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THE COLUMBIAN FOUNTAIN.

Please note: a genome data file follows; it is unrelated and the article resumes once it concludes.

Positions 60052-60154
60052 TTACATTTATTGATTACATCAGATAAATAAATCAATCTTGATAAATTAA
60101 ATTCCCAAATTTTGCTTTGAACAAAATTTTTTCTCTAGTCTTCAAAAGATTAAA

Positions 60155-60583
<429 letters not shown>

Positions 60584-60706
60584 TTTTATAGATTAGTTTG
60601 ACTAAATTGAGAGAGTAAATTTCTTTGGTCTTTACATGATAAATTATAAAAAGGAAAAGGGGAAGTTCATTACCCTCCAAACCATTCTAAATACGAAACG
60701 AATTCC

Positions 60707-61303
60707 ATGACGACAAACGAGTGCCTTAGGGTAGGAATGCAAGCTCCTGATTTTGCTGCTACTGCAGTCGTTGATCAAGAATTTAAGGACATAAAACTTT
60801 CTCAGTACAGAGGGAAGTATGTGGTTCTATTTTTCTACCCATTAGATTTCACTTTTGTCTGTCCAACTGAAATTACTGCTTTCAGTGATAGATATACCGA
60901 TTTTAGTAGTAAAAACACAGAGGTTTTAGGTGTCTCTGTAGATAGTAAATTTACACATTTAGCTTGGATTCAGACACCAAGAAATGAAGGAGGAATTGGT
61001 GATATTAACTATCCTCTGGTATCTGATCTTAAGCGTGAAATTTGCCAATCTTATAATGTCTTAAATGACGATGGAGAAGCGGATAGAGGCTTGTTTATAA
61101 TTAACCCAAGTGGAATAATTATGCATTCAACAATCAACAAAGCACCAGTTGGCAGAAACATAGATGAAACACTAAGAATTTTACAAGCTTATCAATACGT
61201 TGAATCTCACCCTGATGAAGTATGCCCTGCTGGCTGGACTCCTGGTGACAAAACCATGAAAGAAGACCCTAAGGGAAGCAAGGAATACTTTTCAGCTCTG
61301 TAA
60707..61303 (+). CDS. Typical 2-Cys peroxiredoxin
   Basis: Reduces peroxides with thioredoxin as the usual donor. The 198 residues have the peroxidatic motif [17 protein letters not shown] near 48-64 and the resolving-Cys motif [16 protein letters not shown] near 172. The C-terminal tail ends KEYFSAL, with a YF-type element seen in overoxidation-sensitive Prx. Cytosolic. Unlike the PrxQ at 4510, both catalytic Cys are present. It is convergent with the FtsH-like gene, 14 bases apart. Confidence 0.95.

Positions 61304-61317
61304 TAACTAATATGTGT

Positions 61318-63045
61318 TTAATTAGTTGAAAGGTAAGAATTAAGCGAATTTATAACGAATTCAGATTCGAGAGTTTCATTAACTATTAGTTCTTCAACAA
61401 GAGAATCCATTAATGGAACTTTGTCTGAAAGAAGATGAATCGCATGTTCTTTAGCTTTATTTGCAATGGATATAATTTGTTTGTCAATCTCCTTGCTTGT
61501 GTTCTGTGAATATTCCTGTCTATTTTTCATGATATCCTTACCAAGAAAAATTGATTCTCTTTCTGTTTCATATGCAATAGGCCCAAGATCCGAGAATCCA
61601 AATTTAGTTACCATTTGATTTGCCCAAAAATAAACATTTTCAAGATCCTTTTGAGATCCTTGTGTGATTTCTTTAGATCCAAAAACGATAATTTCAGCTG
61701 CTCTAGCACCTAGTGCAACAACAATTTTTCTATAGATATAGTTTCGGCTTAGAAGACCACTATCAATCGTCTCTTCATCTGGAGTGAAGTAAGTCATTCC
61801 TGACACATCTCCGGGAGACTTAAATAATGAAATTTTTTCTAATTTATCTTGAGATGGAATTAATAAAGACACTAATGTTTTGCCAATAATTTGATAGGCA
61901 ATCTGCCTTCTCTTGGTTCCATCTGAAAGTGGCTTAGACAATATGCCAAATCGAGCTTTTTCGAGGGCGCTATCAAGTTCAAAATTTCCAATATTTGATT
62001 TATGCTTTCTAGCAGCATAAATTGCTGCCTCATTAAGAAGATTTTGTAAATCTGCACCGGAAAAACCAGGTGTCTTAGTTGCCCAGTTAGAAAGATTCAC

Pledged to the cause of Temperance. J - - TRIWEEKLY. " i ' ?^ ' < Containing Article*, origimdjftiul selected, on every subject ( calculated to interest, instruct, and benefit its readers. VOLUME I. PUBLISHED BY THE OOMMITTEE, EVERY TUESDAY, THURSDAY, AND SATURDAY MORNING. WASHINGTON, D. ?. TUESDAY, NOVEMBER I, 1845. coS L/ THE DEAN OF SANTIAGO, AND DON I ILLAN- OK TOLEDO. Good stories seem to be imperishable. They are, it is true, doomed to undergo many transmutations, and to appear _ embo died under different forms ; but the inform ing spirit which captivates our attention, is th^ same, whatever shape they assume, whatever language they speak. A tale mpy often be traced through every nation oi Eu rope, till we lose it among the wild tradi tions of the North, or the romantic lore ol the East. If partiality to a favorite author does not bias our judgment, the story of the Dean oi Santiago, which we subjoin, in a tree trans lation from the Spanish of Prince Don Juan Manuel, is one of the finest specimens ot this species of composition. But we must defer making any observations on its pecu liar character till our readers have the story itself before them. It was but a short hour before noon when the Dean of Santiago alighted from his mule at the door of Don Ulan, the celebrated ma gician of Toledo. The house, according to old tradition, stood on the brink of the per pendicular rock, which, now crowned with the Alcazar, rises to a fearful height over the Tagus.f A maid of Moorish blood led the dean to a retired apartment, where Don ffiian was reading. The natural politeness of a Castillian had rather been improved than impaired by the studies of the Toledan sage, who exhibited nothing either in his dress or person that mighty induce a suspi cion of his dealing with the mysterious pow ers of darkness. ?I heartily greet your reverence," said Don Illan to the dean, "and feel highly honoured by this visit. Whatever be the object of it, let me beg you will defer stating it till I have made you quite at home in this house. I hear my house keeper making ready the noonday meal. That maid, sir, will show you the room which has been prepared for you ; and when you have brushed off the dust of the jour ney, you shall find a canonical capon steam nj/ hot upon the board." The dinner which soon followed, was just what a pampered Spanish canon would wish it?abundant, nutritive, and delicate.?"No, no " said Don Illan, when the soup and a bumper of Tinto had recruited the deanis spirits, and he saw him making an attempt to break the object ol iiis visit) k4^OllKiiW please your reverence while at dinner. Let us enjoy our meal at present.; and when we have discussed the olla, the capon, and a bottle of Yeprs, it will be time enough to turn to the cares of life." The ecclesiastic's full face had never beamed with more glee at the collation on Christmas eve, when, by the indulgence ol the church, the fast is broken at sunset, in stead of continuing through the night, than it did now under the influence oi Don Ju lian's good humour and heart-cheering wine. Still it was evident that some vehement and ungovernable wish had taken possession of his mind, breaking out now and then m some hurried motion, some gulping up ot a full glass of wine without stopping to relish the flavour, and fifty other symptoms of ab sence and impatience, which at such a dis tance from the cathedral could not be attri buted to the afternoon bell. The time came at length of rising from tabic, and in spite ol Don Julian's pressing request to have an other bottle, the dean, with certain dignity of manner, led his good-natured host to the recess of an oriel window, looking upon the river.?"Allow me, dear Don Julian, he said, "to open my heart to you; for even your hospitality must fail to make me com pletely happy till I have obtained the boon which I came to ask. I know that no man ever possessed greater power than you over the invisible agents oi the universe. I die to become an adept in that wonderful sci ence, and if you will receive me for your pupil, there is nothing I should think of sui ficient worth to repay your friendship." "Good sir," replied Don Julian, "1 should be extremely loth to oflend you; but permit me to say, that in spite of the knowledge of causes and effects which I have acquired, all that my experience teaches me of the heart of man is not only vague and indistinct, but for the most part unfavorable. 1 only guess. I cannot read their thoughts, nor pry into ihe recesses of their minds. As tor your self, I am sure you are a rising man, and likely to obtain the first dignities of the church. But whether, when you find your self in places of high honour and patronage, you will remember the humble personage ot whom you now ask a hazardous and im portant service, it is impossible for nie to as certain." , u Nay, nay," exclaimed the dean, hut I know myself, if you do not, Don Julian. Generosity and friendship (since you torce me to speak in my own praise) have been the delight of my soul even from childhood. Doubt not, my dear friend, (for by that name 1 wish you would allow me to call you,) doubt not, from this moment, to command my services. Whatever interest 1may pos sess, it will be my highest gratification to i?? it redound in favor of you and yours. ?JUan U, we beleirs, the suos m MWh, the ** Mr Locker** bseottful <if 8p<?*~ " My hearty thanks for all, worthy sir," said Don Julian. " But let us now proceed to business: the sun is set, and, if you please we will retire to my private study." Lights being ealled for, Don Julian led the way to the lower part of the house; and dismissing the Moorish maid near a small door, of which he held the key in his hand, desired her to get two partridges for supper, but not to dress them till he should order it: then unlocking the door, he began to de scend by a winding staircase. The dean followed with a certain degree of trepida tion, which the length of the stairs greatly tended to increase; for, to all appearance, they reached below the beid of the Tagus. At this depth a comfortable neat room was found, the walls completely covered with shelves, where Don Julian kept his works on magic: globes, planispheres, and strange drawings, occupied the top of the book cases. Fresh air was admitted, though it would be difficult to guess by what means, since the sound of gliding water, such as is heard at. the lower part of a ship when sail ing with a gentle breeze, indicated but a thin partition between the subterraneous cabinet and the river. " Here, then," said Don Julian, offering a chair to the dean, and drawing another ior himself towards a small round table, " we have only to choose among the elementary works of the science for which you long. Suppose we begin to read this small volume." The volume was laid on the table, and opened at the first page, containing circles, concentric and eccentric triangles with unin telligible characters, and the well known signs of the planets.?" This," said Don Ju lian, " is the alphabet of the whole science. Hermes called Trismegistus " The pound of a small bell within the chamber made the dean almost leap out of his chair. " Be not alarmed,'' said Don Julian; " it is the bell by which my servants let me know that they want to speak to me." Saying thus, he pulled a silk string, and soon after a servant appeared with a packet of letters. It was addressed to the dean. A courier had closely followed him on the road, and was that moment arrived at Toledo. "?Good heavens!" exclaimed the dean, having rjgd the contents of the letters; "my great ju[rtclef the Archbishop of Santiago, is slStiary says, from his lordship's dictation. But here is another letter from the archdea con of the diocese, who assures me that the old man was not expected to live. I can hardly repeat ?what he adds?poor dear un cle ! may Heaven "lengthen his days J The chapter seem w/ have turned their eyes to wards me, ana?pugh! it cannot be?but the electors, according to the archdeacon, are quite decided in my. favor." " Well," said Don Julian, "all I regret is the interruption of our studies; but I doubt not that you will soon wear the mitre. In the mean time I would advise you to pretend that illness does not allow you to return di rectly. A few days will surely give a deci ded turn to the whole affair; and, at all events, your absence, in case of an election, will be construed into modesty. Write, therefore, your despatches, my dear sir, and we will prosecute our studies at another time." Two days had elapsed since the arrival of the messengers, when the verger of the church of Santiago, attended by servants in splendid liveries, alighted at Don Julian's door with letters for the dean. The old prelate was dead^and his nephew had been elected to'the'see^by.the unanimous vote of the chapter. The %h>.cted dignitary seemed overcome by contending feelings; but, hav ing wiped away some decent tears, he as sumed an air of gravity, which almost touch ed on superciliousness. Don Julian addres sed his congratulations, and was the first to kiss the new archbishop's hand. " I hope," he added, " I may also con gratulate my son, the young man who is now at the university of Paris ; for I flatter myself your lordship will give him the deanery, which is vacant by your promo tion." " My worthy friend, Don Julian," replied the archbishop elect," my obligations to you I can never sufficiently repay. You have heard my character; I hold a friend as an other self. But why should you take the lad away from his studies ? An archbishop of Santiago cannot want preferment at any time. Follow me to my diocese : I will not for all the mitres in Christendom forego the benefit of your instruction. The dean ery, to tell you the truth, must be given to my uncle, my father's own brother, who has had but a small living for many years; he is much liked in Santiago, and I should lose my character, if, to place such a young man as your son at the head of the chapter, I neglected an exemplary priest, so nearly re lated to me." " Just as you please, my lord," said Don Julian; and began to prepare for the journey. The acclamations which greeted the new archbishop on his arrival at the capitol of Galicia were, not long after, succeeded by an universal regret at his translation to the see of the recently conquered town of Seville. " I wi!l not leave you behind," said the archbishop to Don Julian, who, with more timidity than 1m shoVrcd at Toledo, ap proached to kins the sacred ring in the arch bishop's right hand, and to offer his hum ble congratulations, * but do not fret about your son. He is too young. I have my mother's relations to provide for; but Se ville is a rich see; the blessed King Ferdi nand, who rescued it front the Moors, en dowed its church so as to make it rival the first cathedrals in Christendom. Do but fol low me, and all will be well in the end." Don Julian bowed with a suppressed sigh, and was soon after* on the hanks of the Guadalquivir, in die suite of the new arch bishop. Scarcely had Don Julian's pupil been at Seville one year, when his far-extended fame moved the pope U) send him a cardinal's hat, desiring his presence at the court of Rome. The crowd of visitors who came to congratulate the prelate, kept Don Julian away for many days, j He at length obtained a private audience, aud with tears in his eyes, entreated his eminence not to oblige him to quit Spain. i "I am growing old, my lord," he said: " I quitted my house at Toledo only for your sake, and in hopes of raising my son to some place of honoured emolument in the church; I even gave up my favorite"studies, except as far as they were of service to your eminence. My son;?" "No more of that, if you please, Don Julian," interrupted thjf cardinal. "Follow me, you must ?, who c|n tell what may hap pen at Rome ? The pope is old you know. But do not tease me about preferment, A public man has duties of a description which those in the lower ranlis of life cannot either weigh or comprehend. * I confess I am un der obligations to you, and feel quite dis posed to reward your services; yet I must not have my creditors knocking every day at my door: you understand, Don Jidian. In a week we set out for Rome." With such a strong tide of good fortune as had hitherto buoyed' up Don Julian's pu pil, the reader cannot he surprised to find him, in a short time, wearing the papal crown. He was now arrived at the highest place of honour on earth; but in the busde of the election and subsequent coronation, the man to whose Mfccnderful science he owed this rapid ascfJK, had completely slipradoff his nagn^pti ofmrnselftnrough the streets of Rome which he had been obliged to make in solemn procession, the new pope sat a lone ill one of the chambers of the Vatican. It was early in the night. By the light of two wax tapers which scarcely illuminated the farthest end of the saloon, his holiness was enjoying that reverie of mixed pain and pleasure which follows the complete attain ment of ardent wishes, when Don Julian ad vanced in visible purturbatioft, conscious of the intrusion 6n which he ventured. "Holy father!" exclaimed the old man, and cast himself at his pupil's feet; "holy father, in pity to these gray hairs do not con sign an old servant?might"I" not say an old friend!?to utter neglect and forgetfulness. My son?" " By Saint Peter!" ejaculated his holiness, rising from the chair," your insolence shall be checked?you my friend! A magician the friend of Heaven's vicegerents!?Away, wretched man ! When I pretended Jo learn of thee, it was only to sound the abyss of crime into which thou hadst plunged ; I did it with a view of bringing thee to condign punishment. Yet, in compassion to thy age, I will not make an example of thee, provided thou avoidest my eyes. Hide thy crime and shame where thou canst. This moment thou must quit the palace, or the next closes the gates of the inquisition upon thee." Trembling, and his wrinkled face bedewed with tears, Don Julian prayed to be allow ed but one word more. " I am very poor, holy father," said he; "trusting in your patronage I relinquished my all, and have not left wherewith to pay my journey." " Away,. I say," answered the pope; " If my excessive bounty has made you neglect your patrimony. I will no farther encourage your waste and improvidence. Poverty is but a slight punishment for your crimes." "But, father," rejoined Don Julian, "my wants are instant; I am hungry: give me but a trifle to procure a supper to-night To. morrow I shall beg my way out of Rome." Heaven forbid," said the pope, " that I should be guilty of feeding the ally of the prince of darkness. Away, away, from my presence, or I instantly call for the guard." " Well then replied Don Julian, rising from the ground, and looking on the pope with a boldness which began to throw his holiness into a paroxysm of rage, " If I am to starve at Rome, I had better return to the supper which I ordered at Toledo." Thus saying, he wrung a gold bell which stood on a table next the pope. The door opened withont delay, and the Moorish servant came in. The pope looked round,and found himself in the subterraneous study under the Tagus. " Desire the cook,1"1 said Don Julian to the ipaid, " to put but one patridge to roast; for I will not throw away the other on the Dean of Santiago." The supernatural machinery employed in tho preceding tale, or supposition that by some means unknown thf human mind nifty be subjected to a complete delusion, during which it exists in a world of her own crea tion, perfectly independent of time anil space, has a strong hold on what may be called man's natural prejudices. Far from there be ing any thing revolting or palpably absurd in such an admission, the obscurity itself of the nature of time and space, and the phe nomena of the dreaming and delirous mind, are ready to give it a colouring of truth. The success indeed, of the tales which have been composed upon that basis, proves how readily men of all ages and nations have ac knowledged, what we might call its poetical truth. The hint followed" Dy Don Juan Man uel, in the Dean of Santiago, is found in the Turkish Tales, from which Addison took the story of Chahabeddin, in No. 94 of the Spectator. It is very probable that the Span ish author received it through the Arabs, his countrymen, and was the first who adapted it to European customs. ENGLISH GRAMMAR. The Comic Grammar says: But remember, though box In the plural makes boxes, The plural of ox Should be oxen not oxes. To which an exchange paper adds: And remember, though fleece In the plural is fleeces, That the plural of goose Arn't gooses nor geeses. We may also be permited to add: And remember, though house In the plural is houses The plural of mouse Should be mice and not mouses. [Philadelphia Gazette. All of which goes to prove ' That grammar a farce is; For where is the plural Of rum and molasses? [JViw York Gazette. The plural?Gazette? Of rum, don't us trouble; Take one glass too much And you're sure to see double. [Brooklyn Daily Advertiser. A singular sight, To see double must be; That the ease is objective, All Teetot'lers agi^e. [PitayuM. ' " Take one glass too much!"? (One too many is <m<) You'll never see double - ? ? ? If o*t done. j [Columbian Fountain." Beautiful Thought.?There is some thing beautifully- touching in words when rightly put together. They leave an im pression that can never be effaced. The author we know not, but he deserves to be immortalized for this morceau alone :? " How beautifully falls From human lips that blessed word/oryi? ! Forgiveness?'tis the attribute of God? The sound which openeth heaven?renews again On earth lost Eden's faded bloom, and flings Hope's halcyon halo o'er the waste of life, Thrice happy he whose heart has been so schooled In the meek lessons of humanity, That he can give it utterance;?it imparts Celestial grandeur to the human soul, And maketh man an angel." want. Want is a bitter and a hateful good, Because its virtues are not understood; Yet many things impossible to thought, Have been by need to full perfection brought. The daring of the soul proceeds from thence, Sharpness of wit and active diligence; Prudence at once, and fortitude it gives, And if in patience taken mends our lives; For e'en that indigence which brings me low, Makes me myself and Him above to know; A good which none would challenge, few would choose, A fair possession which mankind refuse If we from wealth to poverty descend, Want gives to know the flatterer from the friend. lWyden. MT LIFI My life is like the summer rose, That opens to the morning sky; But ere the shades of evening close, Is scattered on the ground to die. But on that rose's humble bed, The sweetest dews of night are shed, As if heaven wept such waste to see, But none shall weep a tear for me! My life is like th' autumnal leaf, That trembles in the moon's pale rny, Its hold is frail?its date is brief? Restless, and soon to pass away. Yet ere that leaf shall fall or fade, The parent tree shall mourn its shade, The winds bewail the leafless tree, But none shall breathe a sigh for mc! My life is like the print that feet Have left on Zara's desert strand ; Soon as the rising tide shall beat, The track shall vanish from the sand. Yet, as if grieving to efface All vestige of the human race, On that lone shore loud morns the sea, But none shall e'er lament for me! Pertinacity of opinion more frequently ariaes from a partial view of a subject, than from a full comprehension of it, and certainly is not of iteelf any proof of rectitude of judg ment.?Bishop of iMndaff. I -h No nation, more especially if it be a repub lic can long enjoy prosperity and happiness unless they who have the conferring ot offices resolutely and religiously make a virtuous hie a prerequisite to the attainment of* my honorable and elavated station. If men of vicious habits?men who have lived long in the practice of thiiigs forbidden and condem ned by the holy religion of Jesus?can be exalted to the highest and most desirable places in the government, and that, too, by the suffrages of professing Christians, what in centives have ambitious and aspiring youn<* men to cultivate and cherish the principles of virtue? If the religious community, when they have an opportunity, pay no more respect to virtue than to vice, what hope can they entertain for future generations ? But how infinitely more deplorable is it when vice is preferred, and exalted by them ? What ran they expect to the nation from a righteous and a holy G od ? It were the con summation of impiety and presumption, hav ing thus merited the chastisement of Heaven to expect a blessing. The path of virtue is too rugged and thorny to be steadfastly pursued by any whose souls are not imbued with the spirit of a pure and undefiled religion, unless a reward commen surate with the exertion await them at the end. He who, from love to God and man looks beyond this life for his reward, needs not such incentive; but the young man, to whom this present being seems everything, requires an earthly prize to checr him on lus rugged way?a light to save him from devious paths. Let it once be understood that the most honourable and dignified sta tions may be-obtained without self-denial, without morality, without a single sacrifice at the shrine of virtue; and, from that mo ment, the moral power, the glory of the na tion, is no more; Wljle, on the other hand if it be irrevocably determined that these things are prizes for them only who run the race ol virtue with success, that nation will stand the galaxy of a benighted world. So long as the Israelites were satisfied with that republican government which Jehovah organized, for them, they were prosperous and happy; but n,v they cease to respect that pie wbkh aiwayB adorned th*irrul ' V must have a king, selected w to those qualifications which /?*???=?. n<ui approved; and then began those trouble* and disasters which only erased with their de struction as a nation, and their slavery and dispersion. When the republics of Greece and Rome made it a practice to exalt men of immoral habits to those places in the government which had formerly been the reward of pie ty and virtue, such as Aristides and Cato pos sessed, how soon their glory departed, their independence vanished, and their nationality disappeared ! Let the people of the United States think of those nations, and tremble and profit by their example. Changing a Guinea.?An Irish gentle man who .was very much annoyed at the late hours kept by his sons, gave atrict or ders to John, a faithful old butler, to lock the door every night at 11 o'clock and not to open itafter that time. For a time the voung gentlemen were punctual to the hour; but one morning master Tom wasn't at home till one, when seeing a light in the hall, he taped gently at the door, and the following dialogue took place between Master Tom jpd the Butler. ' Who's there ?' ' It's I, John, it is I; open the door.* 11 couldn't, indeed, Master Tom, 'two be as much as my place is worth.' 4 O, for mercy's sake, let me in, Jot i I could't, indeed, Master Tom ; but hi you a guinea in your pocket?' ' I have, John, I have.' k Put it in the key-hole, Master Tom, I think it will open the door.' Master Tom did as he was told, and ! door instantly opened. 'Thank you, John, thank you, Joht That's a good fellow, and now here's hi t rown for you, and just run round to stable with my horse.' ' ^as,er ' om,' and upon John's 'urn he found the door shut, and tapped for idmisaion, when Master Tom, played the sutler over again, and told him there was dteration in the lock, but if he'd put a guinea ind a half a crown in, they would open iL 1 his was good tit for tat. * WkBFRr ~~"?The " Razor Strop Man" savs: When first I got acquainted with strong .nnk, it promised to do a great many things or me. It promised me liberty?and I rot iberty. 1 had the liberty to see my toes poke out of my boots; the wafer had the liberty to go in at the toes and go out at"the heels: my knees had the liberty to come out of mv pants; my elbows had liberty to come out of my coat; I had the liberty to lift the crown of my hat and scratch my head without t&k mg my hat off Not only liberty I got, but 1